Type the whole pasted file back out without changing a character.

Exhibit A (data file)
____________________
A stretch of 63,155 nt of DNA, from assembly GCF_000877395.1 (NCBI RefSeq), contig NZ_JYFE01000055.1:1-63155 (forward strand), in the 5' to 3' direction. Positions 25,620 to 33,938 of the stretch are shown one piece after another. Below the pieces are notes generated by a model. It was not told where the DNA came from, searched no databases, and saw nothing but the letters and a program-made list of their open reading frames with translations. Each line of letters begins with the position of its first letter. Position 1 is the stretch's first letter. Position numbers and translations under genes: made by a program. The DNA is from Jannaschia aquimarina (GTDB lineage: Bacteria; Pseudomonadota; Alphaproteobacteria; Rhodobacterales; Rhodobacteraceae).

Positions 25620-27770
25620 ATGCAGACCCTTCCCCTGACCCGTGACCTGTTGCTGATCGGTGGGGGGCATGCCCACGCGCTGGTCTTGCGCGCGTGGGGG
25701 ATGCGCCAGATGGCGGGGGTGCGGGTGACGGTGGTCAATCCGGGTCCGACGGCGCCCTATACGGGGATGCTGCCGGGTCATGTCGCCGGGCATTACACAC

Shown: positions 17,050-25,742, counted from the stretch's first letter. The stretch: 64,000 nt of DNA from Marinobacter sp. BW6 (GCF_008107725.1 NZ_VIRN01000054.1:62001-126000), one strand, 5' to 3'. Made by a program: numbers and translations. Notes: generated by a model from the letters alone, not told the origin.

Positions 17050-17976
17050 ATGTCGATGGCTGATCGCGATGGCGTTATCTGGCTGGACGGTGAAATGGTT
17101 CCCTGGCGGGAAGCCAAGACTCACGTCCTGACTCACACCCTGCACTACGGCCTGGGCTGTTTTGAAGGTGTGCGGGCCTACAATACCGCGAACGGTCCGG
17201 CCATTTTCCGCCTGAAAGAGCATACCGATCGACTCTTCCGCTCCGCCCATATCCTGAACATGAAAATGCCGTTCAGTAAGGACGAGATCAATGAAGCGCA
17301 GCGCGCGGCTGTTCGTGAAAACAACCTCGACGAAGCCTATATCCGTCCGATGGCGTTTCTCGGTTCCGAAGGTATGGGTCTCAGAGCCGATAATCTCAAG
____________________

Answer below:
A stretch of 63,155 nt of DNA, from assembly GCF_000877395.1 (NCBI RefSeq), contig NZ_JYFE01000055.1:1-63155 (forward strand), in the 5' to 3' direction. Positions 25,620 to 33,938 of the stretch are shown one piece after another. Below the pieces are notes generated by a model. It was not told where the DNA came from, searched no databases, and saw nothing but the letters and a program-made list of their open reading frames with translations. Each line of letters begins with the position of its first letter. Position 1 is the stretch's first letter. Position numbers and translations under genes: made by a program. The DNA is from Jannaschia aquimarina (GTDB lineage: Bacteria; Pseudomonadota; Alphaproteobacteria; Rhodobacterales; Rhodobacteraceae).

Positions 25620-27770
25620 ATGCAGACCCTTCCCCTGACCCGTGACCTGTTGCTGATCGGTGGGGGGCATGCCCACGCGCTGGTCTTGCGCGCGTGGGGG
25701 ATGCGCCAGATGGCGGGGGTGCGGGTGACGGTGGTCAATCCGGGTCCGACGGCGCCCTATACGGGGATGCTGCCGGGTCATGTCGCCGGGCATTACACAC

Shown: positions 17,050-25,742, counted from the stretch's first letter. The stretch: 64,000 nt of DNA from Marinobacter sp. BW6 (GCF_008107725.1 NZ_VIRN01000054.1:62001-126000), one strand, 5' to 3'. Made by a program: numbers and translations. Notes: generated by a model from the letters alone, not told the origin.

Positions 17050-17976
17050 ATGTCGATGGCTGATCGCGATGGCGTTATCTGGCTGGACGGTGAAATGGTT
17101 CCCTGGCGGGAAGCCAAGACTCACGTCCTGACTCACACCCTGCACTACGGCCTGGGCTGTTTTGAAGGTGTGCGGGCCTACAATACCGCGAACGGTCCGG
17201 CCATTTTCCGCCTGAAAGAGCATACCGATCGACTCTTCCGCTCCGCCCATATCCTGAACATGAAAATGCCGTTCAGTAAGGACGAGATCAATGAAGCGCA
17301 GCGCGCGGCTGTTCGTGAAAACAACCTCGACGAAGCCTATATCCGTCCGATGGCGTTTCTCGGTTCCGAAGGTATGGGTCTCAGAGCCGATAATCTCAAG